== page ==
Michael CalderbankMichael Calderbank Red Pepper co-editor and parliamentary researcher for trade unions. @Calderbank


✹ Try our new pay-as-you-feel subscription — you choose how much to pay.

Red Pepper’s race section: open editorial meeting 19 April
On April 19th, we’ll be holding the second of Red Pepper’s Race Section Open Editorial Meetings.

Changing our attitude to Climate Change
Paul Allen of the Centre for Alternative Technology spells out what we need to do to break through the inaction over climate change

Introducing Trump’s Inner Circle
Donald Trump’s key allies are as alarming as the man himself

Secrets and spies of Scotland Yard
A new Espionage Act threatens whistleblowers and journalists, writes Sarah Kavanagh

#AndABlackWomanAtThat – part II: a discussion of power and privilege
In the second article of a three-part series, Sheri Carr reflects on the silencing of black women and the flaws in safe spaces

How progressive is the ‘progressive alliance’?
We need an anti-austerity alliance, not a vaguely progressive alliance, argues Michael Calderbank

The YPJ: Fighting Isis on the frontline
Rahila Gupta talks to Kimmie Taylor about life on the frontline in Rojava

Joint statement on George Osborne’s appointment to the Evening Standard
'We have come together to denounce this brazen conflict of interest and to champion the growing need for independent, truthful and representative media'

Confronting Brexit
Paul O’Connell and Michael Calderbank consider the conditions that led to the Brexit vote, and how the left in Britain should respond

On the right side of history: an interview with Mijente
Marienna Pope-Weidemann speaks to Reyna Wences, co-founder of Mijente, a radical Latinx and Chincanx organising network

Disrupting the City of London Corporation elections
The City of London Corporation is one of the most secretive and least understood institutions in the world, writes Luke Walter

#AndABlackWomanAtThat: a discussion of power and privilege
In the first article of a three-part series, Sheri Carr reflects on the oppression of her early life and how we must fight it, even in our own movement

Corbyn understands the needs of our communities
Ian Hodson reflects on the Copeland by-election and explains why Corbyn has the full support of The Bakers Food and Allied Workers Union

Red Pepper’s race section: open editorial meeting 15 March
On 15 March, we’ll be holding the first of Red Pepper’s Race Section open editorial meetings.

Social Workers Without Borders
Jenny Nelson speaks to Lauren Wroe about a group combining activism and social work with refugees

Growing up married
Laura Nicholson interviews Dr Eylem Atakav about her new film, Growing Up Married, which tells the stories of Turkey’s child brides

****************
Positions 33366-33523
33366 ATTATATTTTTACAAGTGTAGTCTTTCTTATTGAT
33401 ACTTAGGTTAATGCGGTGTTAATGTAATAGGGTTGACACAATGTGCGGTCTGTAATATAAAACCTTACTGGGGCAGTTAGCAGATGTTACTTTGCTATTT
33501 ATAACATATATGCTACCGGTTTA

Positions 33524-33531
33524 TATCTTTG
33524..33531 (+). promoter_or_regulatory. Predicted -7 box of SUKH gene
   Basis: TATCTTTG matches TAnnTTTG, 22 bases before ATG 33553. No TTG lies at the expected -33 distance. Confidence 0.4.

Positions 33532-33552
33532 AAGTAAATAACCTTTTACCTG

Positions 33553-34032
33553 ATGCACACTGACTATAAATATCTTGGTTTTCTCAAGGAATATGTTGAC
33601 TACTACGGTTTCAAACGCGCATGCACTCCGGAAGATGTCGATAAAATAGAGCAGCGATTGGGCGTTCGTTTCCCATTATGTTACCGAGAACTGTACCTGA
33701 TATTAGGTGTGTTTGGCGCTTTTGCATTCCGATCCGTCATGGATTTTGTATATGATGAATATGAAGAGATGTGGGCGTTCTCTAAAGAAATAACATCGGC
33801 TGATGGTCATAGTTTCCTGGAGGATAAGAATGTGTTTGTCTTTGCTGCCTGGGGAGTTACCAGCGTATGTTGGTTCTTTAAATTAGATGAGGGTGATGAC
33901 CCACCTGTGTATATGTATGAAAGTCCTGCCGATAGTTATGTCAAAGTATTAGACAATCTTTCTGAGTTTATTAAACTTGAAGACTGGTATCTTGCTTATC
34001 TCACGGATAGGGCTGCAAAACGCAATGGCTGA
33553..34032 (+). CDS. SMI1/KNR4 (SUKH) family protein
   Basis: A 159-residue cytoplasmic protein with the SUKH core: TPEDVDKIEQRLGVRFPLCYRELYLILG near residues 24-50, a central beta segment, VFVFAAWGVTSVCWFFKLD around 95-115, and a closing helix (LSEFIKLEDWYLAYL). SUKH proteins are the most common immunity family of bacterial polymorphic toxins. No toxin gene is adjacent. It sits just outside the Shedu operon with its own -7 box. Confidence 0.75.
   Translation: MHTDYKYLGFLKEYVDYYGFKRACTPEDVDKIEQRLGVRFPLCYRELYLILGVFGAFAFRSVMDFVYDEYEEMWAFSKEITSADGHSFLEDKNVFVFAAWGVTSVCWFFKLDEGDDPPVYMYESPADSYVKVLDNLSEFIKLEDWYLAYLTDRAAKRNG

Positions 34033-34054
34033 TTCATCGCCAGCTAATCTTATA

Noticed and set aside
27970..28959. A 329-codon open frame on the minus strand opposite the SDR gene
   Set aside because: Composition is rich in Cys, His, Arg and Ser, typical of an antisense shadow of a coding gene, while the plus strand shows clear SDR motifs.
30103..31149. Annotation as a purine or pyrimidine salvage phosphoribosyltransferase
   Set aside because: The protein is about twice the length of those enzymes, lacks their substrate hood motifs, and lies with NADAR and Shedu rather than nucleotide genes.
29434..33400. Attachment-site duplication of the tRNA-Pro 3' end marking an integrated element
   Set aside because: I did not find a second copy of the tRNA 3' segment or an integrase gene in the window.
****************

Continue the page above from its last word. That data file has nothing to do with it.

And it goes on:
The Migrant Connections Festival: solidarity needs meaningful relationships
On March 4 & 5 Bethnal Green will host a migrant-led festival fostering community and solidarity for people of all backgrounds, writes Sohail Jannesari

Reclaiming Holloway Homes
The government is closing old, inner-city jails. Rebecca Roberts looks at what happens next

Intensification of state violence in the Kurdish provinces of Turkey
Oppression increases in the run up to Turkey’s constitutional referendum, writes Mehmet Ugur from Academics for Peace

Pass the domestic violence bill
Emma Snaith reports on the significance of the new anti-domestic violence bill

Report from the second Citizen’s Assembly of Podemos
Sol Trumbo Vila says the mandate from the Podemos Assembly is to go forwards in unity and with humility

Protect our public lands
Last summer Indigenous people travelled thousands of miles around the USA to tell their stories and build a movement. Julie Maldonado reports

From the frontlines
Red Pepper’s new race editor, Ashish Ghadiali, introduces a new space for black and minority progressive voices

How can we make the left sexy?
Jenny Nelson reports on a session at The World Transformed

In pictures: designing for change
Sana Iqbal, the designer behind the identity of The World Transformed festival and the accompanying cover of Red Pepper, talks about the importance of good design

Angry about the #MuslimBan? Here are 5 things to do
As well as protesting against Trump we have a lot of work to get on with here in the UK. Here's a list started by Platform

Who owns our land?
Guy Shrubsole gives some tips for finding out

Don’t delay – ditch coal
Take action this month with the Coal Action Network. By Anne Harris

Utopia: Work less play more
A shorter working week would benefit everyone, writes Madeleine Ellis-Petersen

Mum’s Colombian mine protest comes to London
Anne Harris reports on one woman’s fight against a multinational coal giant